Flag Attributed to Captain Condent
Captain Christopher Condent
There he found a fleet of twenty small vessels, lying at anchor off the Island of Mayo, all of which he took. Sailing next to the Island of St. Jago, he took a Dutch ship. This proving to be a better ship than the sloop, Condent transferred himself and crew into her, and named her the "Flying Dragon", presenting the sloop to the mate of an English prize, who he had forced to go with him. From there Condent sailed away for the coast of Brazil, taking several Portuguese ships which, after plundering, he let go. After cleaning the Flying Dragon on Ferdinando Island, the pirates took several more prizes, and then one day met with a Portuguese man-of-war of seventy guns. Coming up alongside her, the Portuguese hailed the pirates, and they answered "from London bound for Buenos Ayres." The man-of-war, to pay a compliment to the ship of her English ally, manned the shrouds and cheered him.
While this was taking place, Captain Condent suddenly attacked, firing a broadside and a volley of small arms into the man-of-war. A smart engagement followed, in which the pirates took most of the damage and were lucky to escape. Sailing away round the Cape of Good Hope, Condent arrived at the pirate stronghold on the Island of Johanna, where he took on board some of pirate Captain Halsey's crew. Now reinforced by these skilled masters in the craft of piracy, he took several rich East Indiamen off the Malabar coast. Calling in at the Isle of St. Mary, one of the Mascerenas group, he met with another Portuguese ship of seventy guns, which he was fortunate enough to make a prize of. In this ship they found amongst the passengers the Viceroy of Goa. Carrying this rich prize to Zanzibar, they plundered her of a large amount of money.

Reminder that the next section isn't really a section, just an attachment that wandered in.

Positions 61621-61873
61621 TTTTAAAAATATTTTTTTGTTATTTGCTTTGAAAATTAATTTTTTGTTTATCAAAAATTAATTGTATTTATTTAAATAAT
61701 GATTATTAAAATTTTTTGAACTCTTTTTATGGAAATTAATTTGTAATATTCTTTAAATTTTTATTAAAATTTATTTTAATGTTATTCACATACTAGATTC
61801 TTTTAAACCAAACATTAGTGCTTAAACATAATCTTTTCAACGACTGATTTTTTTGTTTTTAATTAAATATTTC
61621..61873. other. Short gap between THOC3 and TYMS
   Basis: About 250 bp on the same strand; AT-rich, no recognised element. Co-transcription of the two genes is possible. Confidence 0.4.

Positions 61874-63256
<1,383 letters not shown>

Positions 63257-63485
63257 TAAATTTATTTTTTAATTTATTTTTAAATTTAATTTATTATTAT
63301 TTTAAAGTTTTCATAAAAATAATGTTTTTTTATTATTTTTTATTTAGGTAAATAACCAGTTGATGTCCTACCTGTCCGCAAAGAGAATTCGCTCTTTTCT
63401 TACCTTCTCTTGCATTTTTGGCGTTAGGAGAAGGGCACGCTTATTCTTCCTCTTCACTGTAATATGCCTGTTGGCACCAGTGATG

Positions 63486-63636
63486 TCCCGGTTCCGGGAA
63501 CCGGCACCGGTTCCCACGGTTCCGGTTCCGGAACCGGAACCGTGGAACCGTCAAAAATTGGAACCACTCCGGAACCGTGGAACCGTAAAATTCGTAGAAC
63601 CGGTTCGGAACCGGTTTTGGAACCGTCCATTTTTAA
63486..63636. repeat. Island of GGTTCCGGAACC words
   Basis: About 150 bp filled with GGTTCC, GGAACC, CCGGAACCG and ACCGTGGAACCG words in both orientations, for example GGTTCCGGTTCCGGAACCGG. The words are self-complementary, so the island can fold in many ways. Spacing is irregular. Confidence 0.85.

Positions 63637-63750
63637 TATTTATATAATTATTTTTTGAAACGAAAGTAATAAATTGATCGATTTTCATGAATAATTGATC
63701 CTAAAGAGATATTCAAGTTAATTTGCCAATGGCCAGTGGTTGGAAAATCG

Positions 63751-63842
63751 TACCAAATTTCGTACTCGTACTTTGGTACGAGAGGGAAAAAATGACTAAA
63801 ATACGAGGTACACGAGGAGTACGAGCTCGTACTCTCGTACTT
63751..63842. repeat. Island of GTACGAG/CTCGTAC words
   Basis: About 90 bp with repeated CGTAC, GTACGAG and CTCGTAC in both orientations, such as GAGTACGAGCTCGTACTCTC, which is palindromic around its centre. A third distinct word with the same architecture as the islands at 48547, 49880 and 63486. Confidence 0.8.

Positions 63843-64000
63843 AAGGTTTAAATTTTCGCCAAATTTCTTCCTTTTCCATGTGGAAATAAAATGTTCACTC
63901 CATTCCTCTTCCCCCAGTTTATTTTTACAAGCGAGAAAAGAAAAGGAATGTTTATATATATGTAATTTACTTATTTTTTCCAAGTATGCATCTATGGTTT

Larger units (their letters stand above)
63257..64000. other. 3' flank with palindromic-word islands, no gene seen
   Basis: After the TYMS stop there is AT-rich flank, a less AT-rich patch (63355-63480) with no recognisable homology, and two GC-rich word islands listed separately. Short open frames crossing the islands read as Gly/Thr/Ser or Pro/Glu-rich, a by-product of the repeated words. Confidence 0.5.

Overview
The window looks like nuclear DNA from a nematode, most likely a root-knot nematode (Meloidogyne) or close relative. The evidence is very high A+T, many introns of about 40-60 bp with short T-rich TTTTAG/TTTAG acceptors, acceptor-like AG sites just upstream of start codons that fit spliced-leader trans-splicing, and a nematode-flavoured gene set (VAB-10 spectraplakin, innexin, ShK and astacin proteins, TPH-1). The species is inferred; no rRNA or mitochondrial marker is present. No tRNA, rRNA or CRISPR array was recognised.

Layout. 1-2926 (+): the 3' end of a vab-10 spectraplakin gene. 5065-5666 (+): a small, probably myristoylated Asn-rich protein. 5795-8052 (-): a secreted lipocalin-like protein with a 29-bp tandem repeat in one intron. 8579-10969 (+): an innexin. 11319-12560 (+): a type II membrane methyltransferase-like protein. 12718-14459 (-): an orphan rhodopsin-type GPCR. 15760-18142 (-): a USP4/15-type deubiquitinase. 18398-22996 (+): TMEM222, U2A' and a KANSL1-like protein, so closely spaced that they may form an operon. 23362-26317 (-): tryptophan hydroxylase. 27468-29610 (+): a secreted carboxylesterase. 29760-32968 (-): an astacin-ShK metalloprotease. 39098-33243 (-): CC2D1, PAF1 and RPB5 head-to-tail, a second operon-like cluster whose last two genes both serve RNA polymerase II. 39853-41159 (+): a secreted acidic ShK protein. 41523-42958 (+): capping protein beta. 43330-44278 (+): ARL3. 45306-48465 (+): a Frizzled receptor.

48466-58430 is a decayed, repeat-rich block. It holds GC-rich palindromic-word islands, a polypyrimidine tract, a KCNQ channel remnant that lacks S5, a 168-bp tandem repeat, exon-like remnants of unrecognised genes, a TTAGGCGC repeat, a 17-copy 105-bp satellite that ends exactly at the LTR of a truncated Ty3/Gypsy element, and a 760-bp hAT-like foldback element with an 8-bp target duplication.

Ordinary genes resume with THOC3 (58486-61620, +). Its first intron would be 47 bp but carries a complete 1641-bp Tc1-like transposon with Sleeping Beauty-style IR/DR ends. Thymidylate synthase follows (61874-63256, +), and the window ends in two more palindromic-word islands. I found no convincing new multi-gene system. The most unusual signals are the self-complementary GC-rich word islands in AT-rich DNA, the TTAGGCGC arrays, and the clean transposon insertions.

Having now gathered a vast fortune, they thought it time to give up piracy, so they returned to the Island of St. Mary, where they took a share of their plunder, and the company broke up, many of them settling down amongst the natives. Captain Condent and some others sent from here a petition to the Governor of Mauritius asking for a pardon, and received answer that he would take them into his protection if they would destroy their ships. Having done this, they sailed to Mauritius, where they settled down, and Captain Condent married the Governor's sister-in-law. A few years later the captain and his wife left the island and sailed to France, settling at St. Malo, where Condent became a very successful trade merchant.
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